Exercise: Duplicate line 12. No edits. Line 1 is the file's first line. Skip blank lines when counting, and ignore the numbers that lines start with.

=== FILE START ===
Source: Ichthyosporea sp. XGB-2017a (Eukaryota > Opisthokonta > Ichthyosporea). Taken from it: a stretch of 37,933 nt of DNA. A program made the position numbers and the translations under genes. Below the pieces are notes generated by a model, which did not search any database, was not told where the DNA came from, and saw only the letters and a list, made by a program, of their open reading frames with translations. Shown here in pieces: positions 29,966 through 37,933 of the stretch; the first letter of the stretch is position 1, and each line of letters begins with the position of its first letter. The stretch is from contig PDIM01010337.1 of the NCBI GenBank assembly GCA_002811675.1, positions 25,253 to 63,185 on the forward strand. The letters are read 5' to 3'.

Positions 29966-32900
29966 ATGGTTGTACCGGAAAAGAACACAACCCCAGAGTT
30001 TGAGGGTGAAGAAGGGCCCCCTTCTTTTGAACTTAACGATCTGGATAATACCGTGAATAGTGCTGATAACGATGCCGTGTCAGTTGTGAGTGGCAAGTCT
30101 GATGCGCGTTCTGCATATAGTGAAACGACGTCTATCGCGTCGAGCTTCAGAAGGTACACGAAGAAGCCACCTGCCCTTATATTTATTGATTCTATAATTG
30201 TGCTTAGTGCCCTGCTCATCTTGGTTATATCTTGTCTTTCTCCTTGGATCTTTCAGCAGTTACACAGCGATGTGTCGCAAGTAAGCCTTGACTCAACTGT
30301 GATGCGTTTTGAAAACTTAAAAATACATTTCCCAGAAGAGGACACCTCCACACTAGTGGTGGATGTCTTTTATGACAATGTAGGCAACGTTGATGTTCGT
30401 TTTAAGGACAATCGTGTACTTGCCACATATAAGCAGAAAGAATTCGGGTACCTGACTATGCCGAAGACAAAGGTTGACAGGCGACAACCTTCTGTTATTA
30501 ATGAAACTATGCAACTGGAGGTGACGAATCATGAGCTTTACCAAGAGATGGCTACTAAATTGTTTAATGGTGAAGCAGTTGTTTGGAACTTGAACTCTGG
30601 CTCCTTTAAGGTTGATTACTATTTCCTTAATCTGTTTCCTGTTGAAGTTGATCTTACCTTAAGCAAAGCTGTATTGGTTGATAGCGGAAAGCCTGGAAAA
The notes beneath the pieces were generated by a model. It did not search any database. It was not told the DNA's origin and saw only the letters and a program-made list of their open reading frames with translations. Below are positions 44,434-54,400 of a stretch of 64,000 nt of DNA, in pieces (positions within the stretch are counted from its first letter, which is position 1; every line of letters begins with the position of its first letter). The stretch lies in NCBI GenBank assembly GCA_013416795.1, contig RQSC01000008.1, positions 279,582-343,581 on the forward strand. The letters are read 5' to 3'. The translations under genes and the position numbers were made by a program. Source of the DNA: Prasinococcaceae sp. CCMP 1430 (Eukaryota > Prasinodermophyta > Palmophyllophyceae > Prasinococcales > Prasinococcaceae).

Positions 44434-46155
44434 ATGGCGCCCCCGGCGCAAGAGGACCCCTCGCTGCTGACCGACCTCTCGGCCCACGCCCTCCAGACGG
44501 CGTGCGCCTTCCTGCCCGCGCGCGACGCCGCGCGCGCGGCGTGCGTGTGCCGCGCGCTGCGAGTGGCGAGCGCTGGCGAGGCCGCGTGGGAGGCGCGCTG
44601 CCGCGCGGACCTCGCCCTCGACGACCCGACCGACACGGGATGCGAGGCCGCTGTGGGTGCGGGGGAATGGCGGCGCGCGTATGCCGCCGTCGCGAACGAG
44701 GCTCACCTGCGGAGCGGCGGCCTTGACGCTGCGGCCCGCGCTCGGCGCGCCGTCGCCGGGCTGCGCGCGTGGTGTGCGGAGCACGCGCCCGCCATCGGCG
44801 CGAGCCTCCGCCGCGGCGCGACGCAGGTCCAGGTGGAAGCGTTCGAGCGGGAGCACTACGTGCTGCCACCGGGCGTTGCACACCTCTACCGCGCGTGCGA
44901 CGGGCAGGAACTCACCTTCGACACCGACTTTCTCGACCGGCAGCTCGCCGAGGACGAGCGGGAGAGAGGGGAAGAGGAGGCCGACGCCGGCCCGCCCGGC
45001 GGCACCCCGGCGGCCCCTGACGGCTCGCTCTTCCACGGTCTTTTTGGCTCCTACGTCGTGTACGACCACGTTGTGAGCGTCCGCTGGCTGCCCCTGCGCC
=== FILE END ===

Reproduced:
Positions 44434-46155